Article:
November 20, 2000


LOS ANGELES - Special education teachers, early interventionists, and other professionals in the field of deaf education can now can take advanced courses online as part of John Tracy Clinic's web-based Distance Learning Program. The program, which offers continuing education units and a Deaf and Hard of Hearing Early Childhood Certificate, is the first of its kind
available anywhere in the world.

"Too often, people seeking advancement in this field have been unable to do so due to various hurdles or barriers," says Gisele Ragusa, director of the program.  "Access to educational opportunities is often limited by work hours, family needs, travel concerns, or the absence of educational courses in given geographical areas."

By providing easily accessible classes, this program, offered through the Clinic's Academy for Professional Studies, has helped ensure that educators across the country and throughout the world are better equipped to provide the guidance and instruction needed by young children with a hearing loss and their families. There are 43 advanced students currently enrolled. The Professional Distance Learning Program is open to anyone with a bachelor's degree or higher, and is recommended for those who are working in an early intervention or preschool setting.

Applications for enrollment and fee information are available by mail or on the Internet

For additional information, contact
Gisele Ragusa at (213) 748-5481, or

write to:
John Tracy Clinic
860 West Adams Blvd.
Los Angeles, California  90007.
Once enrolled, students access all lectures and discussion groups online at their own time and pace. Courses cover historical trends, ethnographic research, public policy, language development, curriculum adaptation and other topics in deaf education.  Instructors are selected based upon many factors, including their knowledge of the subject matter, experience with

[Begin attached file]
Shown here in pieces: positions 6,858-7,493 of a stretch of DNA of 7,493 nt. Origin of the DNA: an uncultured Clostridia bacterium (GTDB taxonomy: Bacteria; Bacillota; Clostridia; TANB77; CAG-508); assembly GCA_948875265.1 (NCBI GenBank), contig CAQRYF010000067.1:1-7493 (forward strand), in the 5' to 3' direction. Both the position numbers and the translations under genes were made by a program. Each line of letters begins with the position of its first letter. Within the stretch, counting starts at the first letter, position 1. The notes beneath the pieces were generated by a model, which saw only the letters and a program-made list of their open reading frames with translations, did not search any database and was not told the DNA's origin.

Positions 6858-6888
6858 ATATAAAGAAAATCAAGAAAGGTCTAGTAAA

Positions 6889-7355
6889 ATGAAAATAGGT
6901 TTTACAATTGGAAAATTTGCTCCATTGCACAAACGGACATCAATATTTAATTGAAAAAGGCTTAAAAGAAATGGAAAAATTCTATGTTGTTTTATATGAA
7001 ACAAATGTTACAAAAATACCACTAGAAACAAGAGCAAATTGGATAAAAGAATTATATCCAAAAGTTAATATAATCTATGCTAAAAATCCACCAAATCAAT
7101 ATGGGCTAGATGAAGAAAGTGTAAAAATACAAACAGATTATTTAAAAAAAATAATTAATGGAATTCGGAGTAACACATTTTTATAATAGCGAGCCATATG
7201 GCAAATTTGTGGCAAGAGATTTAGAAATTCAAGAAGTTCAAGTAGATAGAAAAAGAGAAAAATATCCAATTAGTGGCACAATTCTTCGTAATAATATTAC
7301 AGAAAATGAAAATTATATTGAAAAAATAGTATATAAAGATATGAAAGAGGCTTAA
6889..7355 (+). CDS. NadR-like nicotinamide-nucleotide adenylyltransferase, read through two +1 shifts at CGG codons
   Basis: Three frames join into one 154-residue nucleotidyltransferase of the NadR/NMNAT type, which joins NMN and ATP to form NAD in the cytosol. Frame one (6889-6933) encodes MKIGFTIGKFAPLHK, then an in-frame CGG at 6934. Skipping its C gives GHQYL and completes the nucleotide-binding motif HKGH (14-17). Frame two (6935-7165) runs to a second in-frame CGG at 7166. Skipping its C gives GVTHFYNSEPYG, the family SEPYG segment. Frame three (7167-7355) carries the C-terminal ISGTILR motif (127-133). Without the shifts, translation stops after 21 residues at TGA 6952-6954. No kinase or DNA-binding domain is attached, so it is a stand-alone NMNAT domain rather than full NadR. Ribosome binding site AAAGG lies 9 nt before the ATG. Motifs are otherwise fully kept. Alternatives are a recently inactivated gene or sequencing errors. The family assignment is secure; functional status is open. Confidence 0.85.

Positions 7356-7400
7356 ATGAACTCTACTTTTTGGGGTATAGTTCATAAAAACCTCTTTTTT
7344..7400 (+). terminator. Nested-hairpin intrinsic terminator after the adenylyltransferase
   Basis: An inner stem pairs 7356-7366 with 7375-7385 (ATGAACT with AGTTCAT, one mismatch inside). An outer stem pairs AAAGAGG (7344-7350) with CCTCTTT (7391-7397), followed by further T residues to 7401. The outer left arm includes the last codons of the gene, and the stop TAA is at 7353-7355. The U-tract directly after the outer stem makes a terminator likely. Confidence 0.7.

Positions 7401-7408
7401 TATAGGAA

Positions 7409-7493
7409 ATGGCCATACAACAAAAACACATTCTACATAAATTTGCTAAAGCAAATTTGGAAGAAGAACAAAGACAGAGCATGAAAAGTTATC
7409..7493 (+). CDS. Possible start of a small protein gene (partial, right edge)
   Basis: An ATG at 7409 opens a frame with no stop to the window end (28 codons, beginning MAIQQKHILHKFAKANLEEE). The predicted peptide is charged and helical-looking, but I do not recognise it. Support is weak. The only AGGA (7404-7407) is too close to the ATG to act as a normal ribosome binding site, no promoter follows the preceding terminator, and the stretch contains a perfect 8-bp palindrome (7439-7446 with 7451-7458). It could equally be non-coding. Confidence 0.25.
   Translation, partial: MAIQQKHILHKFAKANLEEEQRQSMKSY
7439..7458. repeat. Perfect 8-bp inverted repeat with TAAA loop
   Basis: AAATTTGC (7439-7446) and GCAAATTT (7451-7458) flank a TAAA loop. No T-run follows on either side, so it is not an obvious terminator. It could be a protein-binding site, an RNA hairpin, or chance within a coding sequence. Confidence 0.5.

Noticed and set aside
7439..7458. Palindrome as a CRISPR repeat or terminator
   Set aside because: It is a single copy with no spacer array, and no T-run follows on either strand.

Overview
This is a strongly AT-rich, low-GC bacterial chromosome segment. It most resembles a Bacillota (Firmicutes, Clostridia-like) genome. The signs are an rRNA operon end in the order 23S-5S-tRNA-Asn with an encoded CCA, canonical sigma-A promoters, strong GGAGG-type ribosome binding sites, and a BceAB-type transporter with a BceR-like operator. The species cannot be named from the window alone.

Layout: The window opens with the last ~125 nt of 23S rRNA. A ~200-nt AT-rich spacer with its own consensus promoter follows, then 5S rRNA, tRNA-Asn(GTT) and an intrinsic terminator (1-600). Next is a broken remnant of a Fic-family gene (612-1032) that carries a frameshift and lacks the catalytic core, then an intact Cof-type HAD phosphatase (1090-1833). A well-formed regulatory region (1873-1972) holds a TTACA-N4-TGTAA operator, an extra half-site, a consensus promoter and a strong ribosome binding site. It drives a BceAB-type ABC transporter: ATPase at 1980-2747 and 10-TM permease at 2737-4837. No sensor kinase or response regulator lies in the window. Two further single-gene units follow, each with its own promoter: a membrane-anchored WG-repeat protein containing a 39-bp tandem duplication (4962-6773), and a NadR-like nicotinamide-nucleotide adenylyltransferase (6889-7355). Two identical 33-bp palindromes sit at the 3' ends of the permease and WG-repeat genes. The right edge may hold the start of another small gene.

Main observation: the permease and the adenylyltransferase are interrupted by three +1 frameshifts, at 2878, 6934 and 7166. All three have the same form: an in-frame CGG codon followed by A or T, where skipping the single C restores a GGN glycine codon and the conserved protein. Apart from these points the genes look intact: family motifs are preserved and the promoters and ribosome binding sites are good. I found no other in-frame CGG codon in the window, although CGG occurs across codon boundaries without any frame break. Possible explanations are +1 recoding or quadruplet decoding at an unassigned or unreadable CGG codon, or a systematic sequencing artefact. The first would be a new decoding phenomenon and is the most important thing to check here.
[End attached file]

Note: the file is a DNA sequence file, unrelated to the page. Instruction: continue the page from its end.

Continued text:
Internet teaching, educational credentials and expertise in the field.  The Clinic strongly believes in providing only-top level programs, and thus has enlisted the highest quality instructors worldwide.

"Our program not only takes full advantage of the explosion of opportunities online, but also of the growing demand for trained professionals in the field," says Ragusa.  "With hearing loss being identified at significantly younger ages," she stresses, "there is a pressing need right now." The growing national movement for newborn hearing screening and the strong demand for teachers who can work with very young infants and toddlers have resulted in a national shortage of qualified teachers of the deaf.  As early as 1996, the U.S. Office of Special Education Programs reported 369 Deaf and Hard-of-Hearing teacher positions were unfilled or staffed by uncertified personnel.  The ability to provide this Internet-based curriculum allows the Academy of Professional Studies to reach many teachers and allied professionals, worldwide, who otherwise cannot further their education.

The Clinic's Academy of Professional Studies is accredited by the Distance Education and Training Council, which is designated by the U.S. Department of Education as the nationally recognized accrediting agency.  Credits earned qualify toward continuing education units for professionals who teach with an emergency credential.  "The need for educators trained to work with very young deaf and hard-of-hearing children is at an all time high!" says Ragusa."

The Clinic hopes to be able to offer a master's degree in deaf education through the Professional Distance Learning Program sometime next year.  John Tracy Clinic, founded in 1942, is a non-profit education center that provides free services worldwide to parents of young children with hearing loss.

Uploaded by:  Kim Williams/Kent State University/Deaf Education Major